Health chiefs find potentially-lethal water bacteria during routine investigation of Scottish hospitals, prompting review of manufacturing practises
Water tank manufacturers are being asked to redesign systems after potentially-lethal Pseudomonas bacteria was found in pipework at two hospitals in Fife.
All Scottish health boards have been alerted by Health Protection Scotland (HPS) after its estates department discovered the penicillin-resistant bug at the new Victoria Hospital in recent months and at St Andrew's Community Hospital in 2010.
While no one has become ill as a result of the bug, it has prompted concerns over infection control practices in healthcare settings.
And HPS has informed water tank manufacturers because the contamination in both cases was connected to the design used by at least three suppliers.
Health boards have also been told to inspect suspect water tanks with the same sort of structure and replace them with a new frame less susceptible to the growth of bacteria.
A spokesman for NHS Fife said: "We can confirm that following routine testing procedures higher-than-anticipated levels of bacteria were observed within a tank at Victoria Hospital, Kirkcaldy, this year. The type of bacteria found are commonly present within water supplies.
"Immediate action was taken in line with recognised procedures to minimise any risk and ensure the continued safe supply of water, with minimum disruption to clinical services and hospital users."
The spokesman confirmed no harm was caused to any patients, staff or visitors, and added: "Similar routine testing in 2010 also observed increased levels of bacteria at St Andrews Community Hospital. As a result of these two instances and the similarity in the tanks' construction, NHS Fife alerted National Services Scotland."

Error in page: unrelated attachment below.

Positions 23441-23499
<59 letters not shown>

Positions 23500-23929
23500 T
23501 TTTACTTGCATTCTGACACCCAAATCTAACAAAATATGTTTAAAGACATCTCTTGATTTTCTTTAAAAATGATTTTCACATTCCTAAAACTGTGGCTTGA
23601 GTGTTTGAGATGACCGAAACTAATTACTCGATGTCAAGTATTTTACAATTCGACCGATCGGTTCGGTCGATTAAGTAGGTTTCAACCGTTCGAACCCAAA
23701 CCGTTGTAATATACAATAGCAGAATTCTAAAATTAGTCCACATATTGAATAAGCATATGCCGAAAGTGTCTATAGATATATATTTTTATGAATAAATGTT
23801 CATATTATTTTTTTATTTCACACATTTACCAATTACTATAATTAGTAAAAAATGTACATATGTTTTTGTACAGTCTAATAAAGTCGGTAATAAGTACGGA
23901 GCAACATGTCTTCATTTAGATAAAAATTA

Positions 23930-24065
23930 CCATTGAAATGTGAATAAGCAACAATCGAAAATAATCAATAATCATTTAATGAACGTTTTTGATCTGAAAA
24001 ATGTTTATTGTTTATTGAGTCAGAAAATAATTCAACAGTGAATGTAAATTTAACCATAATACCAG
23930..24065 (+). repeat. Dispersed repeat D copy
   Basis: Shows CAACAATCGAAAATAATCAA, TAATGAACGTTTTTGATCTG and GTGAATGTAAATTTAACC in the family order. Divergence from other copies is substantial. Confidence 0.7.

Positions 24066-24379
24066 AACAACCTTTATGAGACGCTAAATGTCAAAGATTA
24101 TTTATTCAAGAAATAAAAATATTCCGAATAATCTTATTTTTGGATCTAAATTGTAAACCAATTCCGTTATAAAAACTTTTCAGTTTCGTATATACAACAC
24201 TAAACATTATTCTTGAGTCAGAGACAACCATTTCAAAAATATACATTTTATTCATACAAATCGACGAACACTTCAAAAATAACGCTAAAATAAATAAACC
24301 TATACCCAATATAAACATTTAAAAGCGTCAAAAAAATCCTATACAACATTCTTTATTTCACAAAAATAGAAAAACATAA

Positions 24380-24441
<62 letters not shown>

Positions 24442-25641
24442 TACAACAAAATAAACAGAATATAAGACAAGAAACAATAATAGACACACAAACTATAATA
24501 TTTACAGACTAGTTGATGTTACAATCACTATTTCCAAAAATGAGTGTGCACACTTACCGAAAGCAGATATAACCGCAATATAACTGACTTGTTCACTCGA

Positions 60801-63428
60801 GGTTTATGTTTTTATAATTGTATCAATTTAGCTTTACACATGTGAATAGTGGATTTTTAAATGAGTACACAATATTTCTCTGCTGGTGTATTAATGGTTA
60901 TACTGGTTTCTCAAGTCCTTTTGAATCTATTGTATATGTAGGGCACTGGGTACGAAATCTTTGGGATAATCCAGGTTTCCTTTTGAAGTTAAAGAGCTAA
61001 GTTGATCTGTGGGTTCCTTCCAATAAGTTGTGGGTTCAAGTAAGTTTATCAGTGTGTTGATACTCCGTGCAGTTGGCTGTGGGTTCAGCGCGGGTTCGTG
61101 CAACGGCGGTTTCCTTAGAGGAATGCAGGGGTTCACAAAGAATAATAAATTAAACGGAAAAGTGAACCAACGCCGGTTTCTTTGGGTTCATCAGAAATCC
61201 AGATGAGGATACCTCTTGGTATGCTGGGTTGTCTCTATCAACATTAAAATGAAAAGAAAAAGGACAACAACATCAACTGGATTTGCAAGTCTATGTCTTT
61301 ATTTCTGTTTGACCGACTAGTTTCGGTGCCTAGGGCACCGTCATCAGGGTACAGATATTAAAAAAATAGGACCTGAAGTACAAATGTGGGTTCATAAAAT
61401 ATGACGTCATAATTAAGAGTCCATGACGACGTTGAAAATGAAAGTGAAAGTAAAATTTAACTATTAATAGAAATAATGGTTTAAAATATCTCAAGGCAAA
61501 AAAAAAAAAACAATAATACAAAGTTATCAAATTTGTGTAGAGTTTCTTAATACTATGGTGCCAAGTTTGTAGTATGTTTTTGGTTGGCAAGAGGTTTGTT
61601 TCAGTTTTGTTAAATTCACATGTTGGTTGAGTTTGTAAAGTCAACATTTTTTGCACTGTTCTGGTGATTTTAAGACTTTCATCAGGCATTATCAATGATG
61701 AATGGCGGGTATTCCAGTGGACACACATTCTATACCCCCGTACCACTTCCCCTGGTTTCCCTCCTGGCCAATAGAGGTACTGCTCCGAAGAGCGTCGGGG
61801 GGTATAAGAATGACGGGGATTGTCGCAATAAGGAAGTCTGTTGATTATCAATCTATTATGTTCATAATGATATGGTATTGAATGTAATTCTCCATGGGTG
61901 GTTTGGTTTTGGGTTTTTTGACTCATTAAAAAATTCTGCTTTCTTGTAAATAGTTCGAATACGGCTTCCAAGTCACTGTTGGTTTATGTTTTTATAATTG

In 2011 and 2012 Pseudomonas was found to have behind the deaths of four babies at neonatal units in Ireland. A subsequent investigation revealed traces of the bug in every neonatal unit in the country.
Pseudomonas is a genus of gamma proteobacteria. It is widely found in soil and stagnant water and can infect humans and plants. The bugs do not usually cause illness in healthy people, but are ‘opportunistic’, causing serious infection when a person’s normal defences are weakened. This means they can pose a major threat to the most-vulnerable hospital patients, most commonly, as in the recent cases, intensive care patients and those with compromised immunity, including babies in neonatal units, burns patients and those with cancer.
Pseudomonas bacteria thrive in water systems, particularly large-scale ones such as those found in big industrial buildings, leisure centres and hospitals. Older hospital buildings are particularly at risk as, when the water system is adapted for a change of use or to feed new buildings, deadlegs are created. These are pipes which are effectively cut off, leaving a small dead end where water can become trapped. This stagnant water is a known breeding ground for Pseudomonas bacteria.